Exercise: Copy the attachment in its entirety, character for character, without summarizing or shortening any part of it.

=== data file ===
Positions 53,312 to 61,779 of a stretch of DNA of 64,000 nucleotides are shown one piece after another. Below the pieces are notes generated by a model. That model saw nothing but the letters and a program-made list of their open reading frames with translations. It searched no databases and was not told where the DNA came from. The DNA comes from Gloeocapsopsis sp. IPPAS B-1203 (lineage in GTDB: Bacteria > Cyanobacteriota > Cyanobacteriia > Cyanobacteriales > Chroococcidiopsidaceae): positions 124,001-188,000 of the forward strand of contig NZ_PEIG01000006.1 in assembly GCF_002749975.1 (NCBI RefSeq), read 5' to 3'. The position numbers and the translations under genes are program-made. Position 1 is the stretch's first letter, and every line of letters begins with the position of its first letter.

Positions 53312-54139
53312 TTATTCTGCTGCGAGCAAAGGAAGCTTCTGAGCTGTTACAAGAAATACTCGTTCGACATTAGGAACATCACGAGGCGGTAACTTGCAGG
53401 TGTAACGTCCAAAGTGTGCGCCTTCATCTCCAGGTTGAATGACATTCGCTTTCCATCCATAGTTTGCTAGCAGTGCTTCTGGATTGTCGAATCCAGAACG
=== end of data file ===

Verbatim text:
Positions 53,312 to 61,779 of a stretch of DNA of 64,000 nucleotides are shown one piece after another. Below the pieces are notes generated by a model. That model saw nothing but the letters and a program-made list of their open reading frames with translations. It searched no databases and was not told where the DNA came from. The DNA comes from Gloeocapsopsis sp. IPPAS B-1203 (lineage in GTDB: Bacteria > Cyanobacteriota > Cyanobacteriia > Cyanobacteriales > Chroococcidiopsidaceae): positions 124,001-188,000 of the forward strand of contig NZ_PEIG01000006.1 in assembly GCF_002749975.1 (NCBI RefSeq), read 5' to 3'. The position numbers and the translations under genes are program-made. Position 1 is the stretch's first letter, and every line of letters begins with the position of its first letter.

Positions 53312-54139
53312 TTATTCTGCTGCGAGCAAAGGAAGCTTCTGAGCTGTTACAAGAAATACTCGTTCGACATTAGGAACATCACGAGGCGGTAACTTGCAGG
53401 TGTAACGTCCAAAGTGTGCGCCTTCATCTCCAGGTTGAATGACATTCGCTTTCCATCCATAGTTTGCTAGCAGTGCTTCTGGATTGTCGAATCCAGAACG